Another quarter of an hour passed, by which time the rain was hammering down, and the kids were drenched. I was just wondering how much longer they were going to let the punishment continue when an almighty gust of wind picked up the wooden banners with all its force and flung them across the pitch. Suddenly, it’s action stations and teachers are jumping left right and centre, attempting to baton down the hatches and prevent loose debris from become weapons of mass destruction. In winds this strong, a clip board becomes a ninja star and the humble pencil a bullet.
I rose to the occasion and heroically dived on a piece of plywood 2m by 2m and held on to it as it flinched violently as though preparing for take off. A teacher motioned that I should take it inside, which was the other side of the pitch. I wasn’t so sure that this was the greatest idea I’d ever heard, but seeing as it was my first typhoon, I thought it best to listen to the experts.
I picked it up and began to drag it across the pitch, the wind making it buoyant in my hands. I tried desperately to hold on it, but to my horror another huge gust of wind wrenched it from my grasp, and sent it hurtling into a crowd of kids - STRIKE! – it wiped them out, splitting them like pins, but still it didn’t stop there. I shouted a warning at the top of my lungs, but in vain; it flew another short distance and caught one unlucky first year right in the legs before finally coming to rest three meters up in the air, pinned to the fence by the force of the wind.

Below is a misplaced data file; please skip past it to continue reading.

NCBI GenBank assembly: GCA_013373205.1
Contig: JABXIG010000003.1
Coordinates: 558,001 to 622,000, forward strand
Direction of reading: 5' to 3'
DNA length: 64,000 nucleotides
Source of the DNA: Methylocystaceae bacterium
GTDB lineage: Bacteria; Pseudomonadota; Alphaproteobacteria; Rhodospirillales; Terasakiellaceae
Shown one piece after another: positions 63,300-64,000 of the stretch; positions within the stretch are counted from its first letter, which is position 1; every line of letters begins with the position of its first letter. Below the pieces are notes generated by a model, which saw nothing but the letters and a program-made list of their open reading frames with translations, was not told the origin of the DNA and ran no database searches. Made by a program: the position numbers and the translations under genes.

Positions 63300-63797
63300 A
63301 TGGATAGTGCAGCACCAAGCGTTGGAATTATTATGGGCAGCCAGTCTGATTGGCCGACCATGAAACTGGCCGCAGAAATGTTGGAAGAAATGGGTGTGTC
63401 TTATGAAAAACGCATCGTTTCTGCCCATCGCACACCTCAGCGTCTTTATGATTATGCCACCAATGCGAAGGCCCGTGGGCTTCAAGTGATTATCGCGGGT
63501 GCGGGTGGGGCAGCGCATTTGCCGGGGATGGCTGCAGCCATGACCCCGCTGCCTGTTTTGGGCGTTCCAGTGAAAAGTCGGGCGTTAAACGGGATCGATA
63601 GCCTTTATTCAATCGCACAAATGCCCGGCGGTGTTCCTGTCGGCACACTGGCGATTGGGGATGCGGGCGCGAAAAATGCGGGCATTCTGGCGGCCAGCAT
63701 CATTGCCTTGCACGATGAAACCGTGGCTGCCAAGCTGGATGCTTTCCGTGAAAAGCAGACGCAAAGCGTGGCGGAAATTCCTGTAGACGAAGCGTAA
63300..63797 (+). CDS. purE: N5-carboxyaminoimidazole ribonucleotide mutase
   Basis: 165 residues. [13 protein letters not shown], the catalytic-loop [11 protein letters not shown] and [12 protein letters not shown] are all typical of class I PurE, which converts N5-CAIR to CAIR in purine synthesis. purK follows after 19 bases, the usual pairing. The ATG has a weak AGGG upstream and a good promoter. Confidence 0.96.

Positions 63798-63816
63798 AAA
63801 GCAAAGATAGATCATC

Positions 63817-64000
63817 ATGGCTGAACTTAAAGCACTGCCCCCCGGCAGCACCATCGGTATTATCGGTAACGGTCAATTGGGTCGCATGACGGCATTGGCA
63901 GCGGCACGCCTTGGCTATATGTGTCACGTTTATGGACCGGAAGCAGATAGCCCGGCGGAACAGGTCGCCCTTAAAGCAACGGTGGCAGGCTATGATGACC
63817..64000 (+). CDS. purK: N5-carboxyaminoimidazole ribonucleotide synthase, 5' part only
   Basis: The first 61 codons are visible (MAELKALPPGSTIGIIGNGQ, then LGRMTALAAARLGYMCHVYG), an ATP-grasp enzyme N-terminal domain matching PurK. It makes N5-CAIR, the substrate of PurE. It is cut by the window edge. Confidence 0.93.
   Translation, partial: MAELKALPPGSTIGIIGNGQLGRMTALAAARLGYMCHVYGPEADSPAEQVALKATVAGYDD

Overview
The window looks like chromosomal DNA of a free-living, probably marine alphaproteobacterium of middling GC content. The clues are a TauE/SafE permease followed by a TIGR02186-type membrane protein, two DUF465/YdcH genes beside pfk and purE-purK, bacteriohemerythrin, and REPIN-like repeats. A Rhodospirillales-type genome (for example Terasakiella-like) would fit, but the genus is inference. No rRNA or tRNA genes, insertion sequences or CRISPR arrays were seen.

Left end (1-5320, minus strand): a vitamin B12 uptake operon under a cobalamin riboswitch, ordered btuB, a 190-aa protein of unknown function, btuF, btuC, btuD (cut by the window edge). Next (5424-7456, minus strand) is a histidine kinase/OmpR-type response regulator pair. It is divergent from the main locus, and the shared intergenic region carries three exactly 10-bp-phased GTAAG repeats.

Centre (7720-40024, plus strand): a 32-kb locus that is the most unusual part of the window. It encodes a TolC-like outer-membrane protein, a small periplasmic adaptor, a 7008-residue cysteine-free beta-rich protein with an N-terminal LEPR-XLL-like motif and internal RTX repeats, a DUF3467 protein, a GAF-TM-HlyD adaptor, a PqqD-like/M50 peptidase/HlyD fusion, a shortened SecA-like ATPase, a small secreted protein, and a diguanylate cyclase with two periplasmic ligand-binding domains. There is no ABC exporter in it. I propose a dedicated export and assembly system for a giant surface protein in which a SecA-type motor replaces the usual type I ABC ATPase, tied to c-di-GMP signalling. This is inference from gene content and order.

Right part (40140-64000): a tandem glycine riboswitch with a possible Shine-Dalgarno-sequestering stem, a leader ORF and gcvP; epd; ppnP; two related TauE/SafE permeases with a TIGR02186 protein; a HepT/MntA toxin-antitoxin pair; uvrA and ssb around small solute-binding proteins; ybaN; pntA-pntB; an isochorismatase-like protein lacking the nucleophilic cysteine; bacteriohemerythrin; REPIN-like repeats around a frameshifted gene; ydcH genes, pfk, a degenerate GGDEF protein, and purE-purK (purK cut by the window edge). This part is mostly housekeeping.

I felt terrible, but the students didn’t seem to hold too much of a grudge, and were more concerned with avoiding other shrapnel that was heading our way. All sorts of objects were flying past us at 100mph, bottles, fans, random bits of wood. Even the sand from the pitch was being fired at our bear legs, arms and eyes – we were being shot blasted alive! It was an scene of absolute fear, panic and disorder, but in true Japanese style, they refused to cease the games.
The grand finale was the “cheering competition”. All of the "disciplines", I’d seen today, I think this is the one that was viewed as the most important. Everyone had a part to play, and this is what would determine the winning tea. Each team had to perform a short cheerleading style dance piece. Here was a group of 15 year old girls and boys, waving their pom-poms around thinking they were the mutz nutz, and to be fair they were. Some of the boys were busting out back flips and somersaults all on a shitty piece of gravel/sand which was now mud, whilst the rain was pounding them, absolutely drenched, with the wind blasting them at 150mph. They were soaked to the skin, but full respect is due to them, as they carried on till the bitter end.
It was on this day that I learnt a little about the Japanese grit, determination, endurance, and spirit. What the Japanese refer to as Gaman I believe.
Rain stopped play?
Never. We’re Japanese don’t you know.